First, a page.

An American D-Day veteran returned to a former airfield in the New Forest today - 70 years after he was stationed there. Herb Simmons, 92, from North Carolina, unveiled a new information panel by the New Forest Remembers World War II Project, at Newtown Park in Lymington.
Mr Simmons was stationed at Lymington Advanced Landing Ground in the build up to D-Day and is believed to be the last surviving member of the 50th Fighter Squadron. The airfield was one of five advanced landing grounds built in the New Forest to support the Normandy landings.
The 70th anniversary event included a display of several World War II fighter planes including two Spitfires, a Hurricane, a collection of military vehicles and the Red Arrows. Mr Simmons spoke to Meridian about his return.
The role played by people living in the New Forest during the Second World War has been highlighted at a special event. It's part of a two year project run by the New Forest National Park Authority to make sure personal wartime memories are not lost with the passing of time. Martin Dowse reports.
A big cash injection has been announced to promote cycling throughout our region.
A total of £77m will be divided between chosen areas nationwide, which include Oxford, Cambridge, New Forest and South Downs.
Alongside local contributions, the total new funding for cycling is £148m between now and 2015.
The Government have commitment to encourage changes to the way roads are built and altered.
Patrick McLoughlin, Transport Secretary, said: "We have seen significant growth in the number of cyclists in London over the last few years. But cycling shouldn't be confined to the capital."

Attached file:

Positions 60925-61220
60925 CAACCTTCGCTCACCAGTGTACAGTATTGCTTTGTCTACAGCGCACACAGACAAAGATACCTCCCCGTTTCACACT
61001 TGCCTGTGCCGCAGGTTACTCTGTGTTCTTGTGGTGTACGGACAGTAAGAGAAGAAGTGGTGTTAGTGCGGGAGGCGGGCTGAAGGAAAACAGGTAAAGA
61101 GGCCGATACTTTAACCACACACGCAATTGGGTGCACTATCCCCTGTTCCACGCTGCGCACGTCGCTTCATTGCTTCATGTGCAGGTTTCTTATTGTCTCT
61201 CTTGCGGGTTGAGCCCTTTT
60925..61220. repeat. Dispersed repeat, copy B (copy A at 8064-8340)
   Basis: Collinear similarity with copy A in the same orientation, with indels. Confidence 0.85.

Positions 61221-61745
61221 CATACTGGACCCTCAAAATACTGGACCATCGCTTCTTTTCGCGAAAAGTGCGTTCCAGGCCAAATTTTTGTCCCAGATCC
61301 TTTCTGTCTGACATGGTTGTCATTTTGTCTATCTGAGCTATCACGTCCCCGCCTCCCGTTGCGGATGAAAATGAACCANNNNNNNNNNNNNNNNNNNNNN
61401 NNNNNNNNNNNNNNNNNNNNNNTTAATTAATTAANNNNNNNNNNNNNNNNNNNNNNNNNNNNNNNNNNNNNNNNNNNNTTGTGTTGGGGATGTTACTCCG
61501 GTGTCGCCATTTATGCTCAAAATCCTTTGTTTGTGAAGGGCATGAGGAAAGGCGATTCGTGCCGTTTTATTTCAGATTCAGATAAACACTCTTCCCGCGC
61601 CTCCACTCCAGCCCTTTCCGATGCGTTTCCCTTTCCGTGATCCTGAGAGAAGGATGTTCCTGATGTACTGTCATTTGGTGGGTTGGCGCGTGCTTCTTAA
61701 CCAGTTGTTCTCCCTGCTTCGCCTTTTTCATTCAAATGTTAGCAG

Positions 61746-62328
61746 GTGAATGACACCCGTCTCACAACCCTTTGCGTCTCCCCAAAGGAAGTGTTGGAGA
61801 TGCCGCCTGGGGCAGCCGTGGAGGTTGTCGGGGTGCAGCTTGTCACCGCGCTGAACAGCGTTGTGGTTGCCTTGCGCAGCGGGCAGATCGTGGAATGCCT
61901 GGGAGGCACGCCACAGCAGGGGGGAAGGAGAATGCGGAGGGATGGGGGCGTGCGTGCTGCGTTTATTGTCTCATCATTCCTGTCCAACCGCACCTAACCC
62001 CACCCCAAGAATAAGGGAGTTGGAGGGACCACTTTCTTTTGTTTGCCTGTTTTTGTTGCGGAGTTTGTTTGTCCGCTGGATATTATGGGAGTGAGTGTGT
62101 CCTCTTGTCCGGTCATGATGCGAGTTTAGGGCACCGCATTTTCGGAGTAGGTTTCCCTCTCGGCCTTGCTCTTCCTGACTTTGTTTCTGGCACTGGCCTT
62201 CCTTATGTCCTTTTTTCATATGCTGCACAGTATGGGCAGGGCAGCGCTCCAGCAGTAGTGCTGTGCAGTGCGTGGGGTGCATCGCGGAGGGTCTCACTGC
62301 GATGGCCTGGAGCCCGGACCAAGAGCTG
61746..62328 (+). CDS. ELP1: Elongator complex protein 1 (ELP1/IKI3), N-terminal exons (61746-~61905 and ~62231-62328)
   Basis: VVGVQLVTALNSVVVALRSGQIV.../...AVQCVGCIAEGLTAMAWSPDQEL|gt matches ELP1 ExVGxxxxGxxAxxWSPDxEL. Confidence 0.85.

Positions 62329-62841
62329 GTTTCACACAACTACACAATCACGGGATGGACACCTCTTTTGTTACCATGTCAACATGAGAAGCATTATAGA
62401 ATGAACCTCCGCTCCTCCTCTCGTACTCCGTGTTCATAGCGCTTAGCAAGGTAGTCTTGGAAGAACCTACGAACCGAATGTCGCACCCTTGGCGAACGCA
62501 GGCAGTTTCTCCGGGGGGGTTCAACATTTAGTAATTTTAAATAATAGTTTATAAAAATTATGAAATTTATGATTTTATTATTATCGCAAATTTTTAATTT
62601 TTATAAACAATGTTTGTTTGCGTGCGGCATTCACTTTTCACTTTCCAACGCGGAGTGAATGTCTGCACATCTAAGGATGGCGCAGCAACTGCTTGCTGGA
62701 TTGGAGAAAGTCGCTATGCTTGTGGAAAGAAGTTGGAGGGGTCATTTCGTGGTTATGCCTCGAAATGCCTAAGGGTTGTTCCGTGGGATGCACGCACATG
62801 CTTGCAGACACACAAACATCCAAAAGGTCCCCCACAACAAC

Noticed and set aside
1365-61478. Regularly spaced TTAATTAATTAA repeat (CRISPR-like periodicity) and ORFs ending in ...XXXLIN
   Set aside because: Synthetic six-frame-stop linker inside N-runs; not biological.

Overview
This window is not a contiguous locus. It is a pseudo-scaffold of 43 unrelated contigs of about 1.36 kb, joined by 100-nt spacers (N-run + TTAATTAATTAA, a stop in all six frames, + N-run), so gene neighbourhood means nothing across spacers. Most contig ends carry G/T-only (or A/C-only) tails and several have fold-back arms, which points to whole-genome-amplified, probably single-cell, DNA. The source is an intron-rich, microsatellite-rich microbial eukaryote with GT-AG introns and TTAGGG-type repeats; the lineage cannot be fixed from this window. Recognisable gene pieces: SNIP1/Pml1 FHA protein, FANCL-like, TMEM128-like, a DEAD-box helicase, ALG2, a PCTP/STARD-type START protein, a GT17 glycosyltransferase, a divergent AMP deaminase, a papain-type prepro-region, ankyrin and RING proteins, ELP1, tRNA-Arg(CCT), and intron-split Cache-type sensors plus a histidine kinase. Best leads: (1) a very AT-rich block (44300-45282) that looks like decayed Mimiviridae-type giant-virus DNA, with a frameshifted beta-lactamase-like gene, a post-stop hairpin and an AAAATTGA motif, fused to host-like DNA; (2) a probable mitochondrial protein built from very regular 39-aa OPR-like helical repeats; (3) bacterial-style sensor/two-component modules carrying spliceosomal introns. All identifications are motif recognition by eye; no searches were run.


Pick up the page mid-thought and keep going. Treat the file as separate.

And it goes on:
A family cycling scheme in the New Forest National Park has been awarded £3.6m by the government.
The money will help to create more than 30 jobs and boost the local economy.
The New Forest National Park will benefit from a share of the Department for Transport's £17m funding.
The government's money will be matched with £2.2m from the private sector and local authorities.
The proposed projects for the park will promote active family lifestyles, respect the character of the New Forest
The Department for Transport said the New Forest National Park Authority was given funding because its proposal was innovative, creative and achievable by March 2015.
Barry Rickman, leader of New Forest District Council, said: "Cycling already provides support to the New Forest’s economy and with it the creation of associated employment. Cycling already provides support to the New Forest’s economy and with it the creation of associated employment.
"We are pleased that this economic growth opportunity is recognised within the scheme and that plans are in place throughout the towns and villages that make up the forest’s local community."
The initiative includes plans to make roads safer for those on two wheels and means a number of English cities will get Government money for cycling schemes. A total of £77 million will be divided between Manchester, Leeds, Birmingham, Newcastle, Bristol, Cambridge, Oxford and Norwich.
Also, the New Forest, Peak District, South Downs and Dartmoor areas will each share a slice of £17 million funding for national parks. With local contributions, the total new funding for cycling is £148 million between now and 2015.
The announcement includes a commitment from the Government to cut red tape that can stifle cycle-friendly road design and to encourage changes to the way roads are built or altered.